I got up and wandered aimlessly around the house, and then sat on the sofa in the dark for I don't know how long. I've tried on line childlessness support groups, but I find them frustrating. This is going to sound wrong, but there I'm surrounded by people for whom childlessness is the only issue. 

They don't have disabilities to contend with as well, so their situation is the centre of everything. Not that that is wrong, (and I understand their pain completely) but if I'm honest, sometimes I've  ended up thinking ' you're lucky that this is all you have to contend with'...and then I feel intensely guilty for thinking like that! I had to leave the groups because they were just too confronting for me.

The thing is, I don't want my disability or my childlessness to define me or my life. I want to move forward and just be myself, and I know I'll get there one day. 

I'm already further along the road to acceptance (of both situations) than I ever thought I would be, but that doesn't mean I don't feel completely ripped apart sometimes. I don't know if I'll ever fully accept it. I don't know if I ever can!

There are times when I don't feel like a 'real' woman because of these things, and in that way I'm at war with myself too - but I don't want to be at war with myself, so I try very hard to take everyday as it comes, and make something good out of my life - because it IS good!

Hubby has made me happier than I ever thought I would be, and I KNOW I'm so much luckier than a lot of people, so I try not to take anything for granted - but by not taking anything for granted, I'm super aware of what I have to lose.
I'm super aware of everything actually. I can pick up on the emotions in another person, and I can sense things. 

Of course, then comes the guilt! I know how lucky I am, so I feel guilty for feeling sad and frustrated about the things I don't have! Mum always tells me 'There's always someone worse off than you', - and she's right!
 Also the multiple anaesthetics I had when I was fourteen (during multiple surgeries to improve my mobility) has meant my serotonin levels are damaged - so to a certain extent I have to allow for that - and I know I'll be on anti-depressants for the rest of my life.

All I can do is hope that it really does get easier and that that I'll be OK until it does. I just have to hang on in there, and take one day at a time.

After all, that's all any of us can do.

Sunday, 10 April 2016

Spring Harvest...!

'What are you doing in there'?
'Attempting to shave my legs!'
'I see. See you in three hours then'!

(As usual though, I had to ask him for help in the end.Having Cerebral Palsy and being unable to walk or stand unaided means I need help with things that able-bodied people can take for granted).

The thing is, I've never understood how 'real' women shave their legs! I can manage most of it, granted, but the backs -almost impossible even with a mirror. I think you have to be a fully trained acrobat to get anywhere!

The 'real' woman thing makes hubby quite cross. I find myself using the term more often than I should, but the brutal fact is, often I don't feel like I am one.

I listen to your everyday woman complaining about their kids. - (I can't have any), the amount of housework, (I do as much as I can, but can't manage a lot of it -not without being absolutely exhausted afterwards, -if I can manage it at all), queues at the supermarket, (supermarkets are a novelty for me because I so rarely go), make-up (I don't wear any. Such an unnecessary thing -even if I could apply mascara without my hands shaking).
All these things make me feel like a failure in the 'woman' stakes!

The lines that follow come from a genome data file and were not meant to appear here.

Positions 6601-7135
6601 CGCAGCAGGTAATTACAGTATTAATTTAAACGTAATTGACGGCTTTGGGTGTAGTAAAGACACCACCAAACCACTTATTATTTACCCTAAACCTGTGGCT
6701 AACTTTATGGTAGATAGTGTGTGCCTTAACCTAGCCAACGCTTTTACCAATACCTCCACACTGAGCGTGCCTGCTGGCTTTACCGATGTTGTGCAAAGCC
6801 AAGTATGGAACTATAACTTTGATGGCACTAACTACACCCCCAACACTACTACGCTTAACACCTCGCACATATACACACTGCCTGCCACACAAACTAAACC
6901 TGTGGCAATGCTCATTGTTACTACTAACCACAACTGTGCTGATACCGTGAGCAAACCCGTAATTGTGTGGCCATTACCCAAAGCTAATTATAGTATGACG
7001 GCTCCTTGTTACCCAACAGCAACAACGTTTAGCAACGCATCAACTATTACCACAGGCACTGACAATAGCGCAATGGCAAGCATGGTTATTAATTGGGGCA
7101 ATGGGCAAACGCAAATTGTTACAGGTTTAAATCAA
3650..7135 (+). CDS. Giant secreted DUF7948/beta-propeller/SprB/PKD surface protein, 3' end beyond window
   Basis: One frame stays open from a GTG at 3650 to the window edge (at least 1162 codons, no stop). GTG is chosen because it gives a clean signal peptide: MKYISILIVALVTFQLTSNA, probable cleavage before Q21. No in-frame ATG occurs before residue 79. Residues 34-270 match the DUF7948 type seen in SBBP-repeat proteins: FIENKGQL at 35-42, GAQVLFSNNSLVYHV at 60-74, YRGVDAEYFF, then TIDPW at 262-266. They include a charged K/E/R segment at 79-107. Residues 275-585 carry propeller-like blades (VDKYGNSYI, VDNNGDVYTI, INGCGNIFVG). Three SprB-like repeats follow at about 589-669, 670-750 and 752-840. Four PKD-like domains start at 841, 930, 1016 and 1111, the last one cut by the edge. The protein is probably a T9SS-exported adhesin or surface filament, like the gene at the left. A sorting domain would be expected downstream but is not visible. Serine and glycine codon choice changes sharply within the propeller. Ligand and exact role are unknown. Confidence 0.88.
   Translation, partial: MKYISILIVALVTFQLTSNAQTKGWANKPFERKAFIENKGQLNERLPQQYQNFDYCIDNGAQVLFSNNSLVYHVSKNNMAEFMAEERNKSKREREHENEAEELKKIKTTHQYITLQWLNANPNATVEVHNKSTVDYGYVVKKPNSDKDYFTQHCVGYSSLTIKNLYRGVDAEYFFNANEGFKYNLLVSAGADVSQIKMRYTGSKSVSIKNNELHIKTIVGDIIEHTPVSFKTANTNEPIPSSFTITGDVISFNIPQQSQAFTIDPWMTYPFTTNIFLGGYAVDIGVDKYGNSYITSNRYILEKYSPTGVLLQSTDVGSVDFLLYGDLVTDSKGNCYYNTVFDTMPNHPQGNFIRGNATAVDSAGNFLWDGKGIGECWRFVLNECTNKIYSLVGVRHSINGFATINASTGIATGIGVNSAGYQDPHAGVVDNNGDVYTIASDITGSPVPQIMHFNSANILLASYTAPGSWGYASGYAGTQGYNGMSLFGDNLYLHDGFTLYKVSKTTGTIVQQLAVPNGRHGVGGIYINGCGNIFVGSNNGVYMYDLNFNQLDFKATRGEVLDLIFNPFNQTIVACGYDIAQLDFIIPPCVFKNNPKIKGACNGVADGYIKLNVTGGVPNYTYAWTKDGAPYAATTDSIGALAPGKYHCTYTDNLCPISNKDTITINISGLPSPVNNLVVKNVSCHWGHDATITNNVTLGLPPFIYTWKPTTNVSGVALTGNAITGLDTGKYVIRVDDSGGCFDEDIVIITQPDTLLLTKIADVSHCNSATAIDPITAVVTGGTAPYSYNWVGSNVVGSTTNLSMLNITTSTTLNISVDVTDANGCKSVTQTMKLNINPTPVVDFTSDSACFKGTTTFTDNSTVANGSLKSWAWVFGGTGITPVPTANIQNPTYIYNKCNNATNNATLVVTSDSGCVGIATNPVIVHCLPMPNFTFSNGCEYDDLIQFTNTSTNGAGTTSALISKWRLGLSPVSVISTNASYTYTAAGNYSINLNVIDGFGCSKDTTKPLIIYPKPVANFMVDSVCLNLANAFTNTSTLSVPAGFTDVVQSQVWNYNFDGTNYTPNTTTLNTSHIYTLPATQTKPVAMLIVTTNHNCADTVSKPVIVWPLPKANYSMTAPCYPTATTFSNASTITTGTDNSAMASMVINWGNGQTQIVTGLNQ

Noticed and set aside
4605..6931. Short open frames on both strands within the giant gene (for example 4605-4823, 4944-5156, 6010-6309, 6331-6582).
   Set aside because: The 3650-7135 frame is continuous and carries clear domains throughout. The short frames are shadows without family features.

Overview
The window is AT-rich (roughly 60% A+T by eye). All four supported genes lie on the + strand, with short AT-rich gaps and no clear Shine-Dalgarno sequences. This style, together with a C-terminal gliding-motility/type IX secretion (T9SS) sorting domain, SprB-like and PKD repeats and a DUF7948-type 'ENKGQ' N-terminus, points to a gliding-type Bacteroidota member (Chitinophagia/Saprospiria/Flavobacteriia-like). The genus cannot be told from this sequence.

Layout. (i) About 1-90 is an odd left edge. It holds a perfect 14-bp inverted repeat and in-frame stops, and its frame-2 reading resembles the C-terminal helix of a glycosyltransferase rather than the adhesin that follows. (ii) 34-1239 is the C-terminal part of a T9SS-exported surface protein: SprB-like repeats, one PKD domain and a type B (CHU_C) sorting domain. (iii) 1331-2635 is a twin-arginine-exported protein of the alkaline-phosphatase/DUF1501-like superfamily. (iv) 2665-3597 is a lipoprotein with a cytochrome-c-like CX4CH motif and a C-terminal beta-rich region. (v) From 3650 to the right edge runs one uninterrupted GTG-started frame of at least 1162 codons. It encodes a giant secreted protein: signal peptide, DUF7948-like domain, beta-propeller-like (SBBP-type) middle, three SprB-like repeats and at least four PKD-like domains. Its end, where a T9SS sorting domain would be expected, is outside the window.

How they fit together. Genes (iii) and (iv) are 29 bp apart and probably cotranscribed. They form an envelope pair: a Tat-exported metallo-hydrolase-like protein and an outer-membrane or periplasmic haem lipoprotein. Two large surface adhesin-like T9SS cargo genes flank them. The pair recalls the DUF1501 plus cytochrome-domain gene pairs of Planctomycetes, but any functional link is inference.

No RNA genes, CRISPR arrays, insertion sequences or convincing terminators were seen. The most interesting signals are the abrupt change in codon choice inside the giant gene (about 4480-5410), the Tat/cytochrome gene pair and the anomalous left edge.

Sure, I've got all the feminist ideas and I TRULY believe that you don't need to measure up to these stereotypes -mostly.

Hubby says 'stop all this 'real' business. You're more real and true to yourself than those who walk down the street caked in make -up'. He also says I don't need it anyway, (I paid him to say that)! tongue emoticon
But you see, I envy women who CAN wear high heels and a short skirt. If I wear a short dress my splints are visible and people stare -even though they pretend not to! Some days I think 'yeah, whatever! You stare away love' and I feel confident enough to wear a short dress in public.

Of course I wear them at home - because I don't wear the splints if I'm not wearing shoes. Hubby says I've got 'great legs'. He's lying! I used to have better legs than I do now. The endo and PCOS has made me gain a bit of weight - and I will forever be grateful that hubby doesn't even think about my scars. They're barely visible now, but that's besides the point!

The fact is, men can be shallow (as can women, I know) - but men judge more on appearances than women do. It's biology!
Hubby says, 'I didn't fall in love with you to do my housework! I fell in love with you for YOU. Your difficulties are a part of you but they AREN'T you'!

I fell on my feet when I met him, because he sees all my many flaws, and loves me anyway. He even thinks I look good first thing in the morning! I know, he's a 'keeper'!

I love him too - so very, very much.

(He'll hate the fact I've mentioned him in this blog, too. Ooops)!

Image: Pinterest


Sunday, 3 April 2016

Queen of New York City

I was supposed to be Queen Though I work in a coffee shop, I’ll add extra sugar and put sprinkles on top! They threw me out, 
I was not what I was meant to be, I called for abolition of the monarchy! They wanted someone to wear gowns with a tiara Not flannelette Pyjamas And smudged mascara! I don’t want round the world trips To smile and shake hands I’ll take unplanned road trips in the back of a van! They wanted someone quiet and apolitical Turn up, make speeches Thoughtless, hypocritical! I’d have to marry elite, Keep the bloodline pure, Forget ‘who brought me home?’ I’m not really sure! I don’t want to be a rich bitch I would always say things I shouldn’t, I’d rather give up the throne Than be something I couldn’t.

(Image: 'Pinterest)'